Computers and the internet have become indispensable parts of our lives. From smart phones and automobiles to how we bank and even exercise, rarely does a day go by that we do not interface with the silicon chip-powered machines.
Most investors focus on the microprocessor when they think of computer chips. Giants such as Intel (Nasdaq: INTC) have built empires on the back of the microprocessor revolution.
Obviously, microprocessors are here to stay, but decent opportunities for investors in the space are rapidly diminishing. The mature industry is in the midst of a long-term plateau as manufacturing efficiencies, economies of scale, and market saturation drive prices ever lower.
If you missed the microprocessor boom, it's not too late to capitalize on the chip market. Today's explosive trends, including artificial intelligence, machine learning, and the ubiquitous Internet of Things, all have one thing in common: An insatiable thirst for recalling and analyzing massive amounts of information.
We are in the infancy of the next technological revolution, and memory chips are at the core of these radical changes. Even better, their rise could bring investors the same results seen by early backers of microprocessors.
What Are Memory Chips
Memory chips are where the data used by the microprocessor is stored. They are integrated circuits created from millions of microscopic capacitors and transistors that maintain data or process code. Memory can be either random-access memory (RAM) or read-only memory (ROM).
Prices of benchmark memory chips rocketed approximately 30% in 2016. The high demand resulted brought Samsung, the world's largest memory-chip maker, record quarterly operating profits and set its share price soaring nearly 80% over the year.
Another memory chip maker, Micron (Nasdaq: MU) has soared over 70% since 2015, but that's not what has me excited in the space.
There are two smaller companies that are poised to continue pushing higher on the back of the memory chip boom. You likely have never heard of these firms.
3 Easy Ways To Profit From The Memory Chip Boom
1. Impinj (Nasdaq: PI)
This Seattle -based technology company is developing chips that can operate on a fraction of a watt of power. Known as radio frequency identification (RFID) chips, these efficient devices can be built into everyday objects, allowing for identification and information expression. In other words, objects embedded with the chips become "smart."
RFID is quickly gaining market traction, and Impinj is on the cutting edge of the trend.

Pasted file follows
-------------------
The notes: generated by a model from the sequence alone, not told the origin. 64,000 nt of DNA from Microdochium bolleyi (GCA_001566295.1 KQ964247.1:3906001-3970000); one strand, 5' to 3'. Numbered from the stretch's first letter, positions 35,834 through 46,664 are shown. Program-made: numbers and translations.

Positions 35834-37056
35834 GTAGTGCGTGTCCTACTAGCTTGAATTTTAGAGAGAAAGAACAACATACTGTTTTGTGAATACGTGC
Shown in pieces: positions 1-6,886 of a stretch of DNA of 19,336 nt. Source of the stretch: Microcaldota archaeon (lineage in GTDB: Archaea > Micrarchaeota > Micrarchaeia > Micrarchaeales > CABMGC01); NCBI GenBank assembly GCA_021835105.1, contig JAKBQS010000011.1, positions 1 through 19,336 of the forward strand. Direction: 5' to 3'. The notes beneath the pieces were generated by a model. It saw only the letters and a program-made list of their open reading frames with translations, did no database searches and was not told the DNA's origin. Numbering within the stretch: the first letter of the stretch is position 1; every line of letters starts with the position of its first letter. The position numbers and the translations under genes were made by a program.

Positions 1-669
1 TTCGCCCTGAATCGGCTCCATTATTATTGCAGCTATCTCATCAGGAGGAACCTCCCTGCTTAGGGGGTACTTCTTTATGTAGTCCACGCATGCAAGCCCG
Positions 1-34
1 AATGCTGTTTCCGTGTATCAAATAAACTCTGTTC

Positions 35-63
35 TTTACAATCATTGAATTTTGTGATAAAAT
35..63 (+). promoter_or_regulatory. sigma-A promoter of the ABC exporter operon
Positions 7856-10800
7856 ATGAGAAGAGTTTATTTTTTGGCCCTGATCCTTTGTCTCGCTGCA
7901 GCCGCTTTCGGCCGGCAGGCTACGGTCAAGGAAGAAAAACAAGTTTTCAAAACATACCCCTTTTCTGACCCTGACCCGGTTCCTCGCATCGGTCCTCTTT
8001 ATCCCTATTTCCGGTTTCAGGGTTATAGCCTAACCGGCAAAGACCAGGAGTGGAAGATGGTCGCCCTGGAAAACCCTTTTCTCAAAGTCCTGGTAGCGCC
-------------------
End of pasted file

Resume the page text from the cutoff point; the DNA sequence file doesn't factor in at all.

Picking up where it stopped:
The last bit about the Internet of Things is what has me most excited about Impinj's stock. One of the keys to powering the Internet of Things is the creation of smart objects that can be identified at a distance. Impinj products utilize nonvolatile memory, which does not require an internal power source. The chip becomes activated when it is struck by a wireless signal, allowing for ultra-low-cost manufacturing. At only pennies per chip, they can be embedded in literally billions of objects, allowing the connected dream of the Internet of Things to be fully realized.
Interestingly, Impinj is not a pure chip company. It creates and markets an entire ecosystem in which its chips function. Selling the nonvolatile chips, the wireless readers, and the software provides a serious edge to the company.
Shares have soared over 125% since the company went public in July 2015, and sales are projected to climb another 30% this year. Unlike most high-tech startups, this company is already producing real profits.
2. Everspin (Nasdaq: MRAM)
Publicly traded since October 2016, this company is in the business of replacing digital RAM with its more efficient magnetoresistive RAM chips. The replacement results in massive cost savings for customers.
Everspin's chip is used in industrial equipment requiring small amounts of memory. Traditionally, memory is passed from DRAM to flash. The process requires batteries and extra circuitry to maintain the data, both of which increase cost. Everspin's chips eliminate the batteries and additional circuitry, resulting in much lower costs.
Proponents of the technology project that the MRAM market could be worth $1.7 billion as soon as 2018. And Everspin, as the leading producer of the chips, would be perfectly positioned to profit from this shift.
Despite its potential, the company is forecasted to create revenue of just $43 million in 2017 and is currently losing money. Everspin is only suited for risk-embracing investors.
3. iShares PHLX Semiconductor ETF (Nasdaq: SOXX)
This BlackRock ETF is trading higher by nearly 60% over the last 52 weeks. It's comprised of a wide swath of the chip business, rather than purely focused on memory chips. However, it's still a great way for more conservative investors to gain diversified exposure to the memory chip industry.
Risks To Consider: Both Impinj and Everspin are only suited for risk embracing investors. The memory chip business is very volatile, so only invest money that you can afford to lose in these relatively recent IPOs.
Action To Take: Long-term, risk-taking investors can consider buying Impinj and Everspin on price pullbacks or breakouts. While volatility is inherent in the memory chip business, investors seeking lower risk via diversification can consider iShares PHLX semiconductor ETF.
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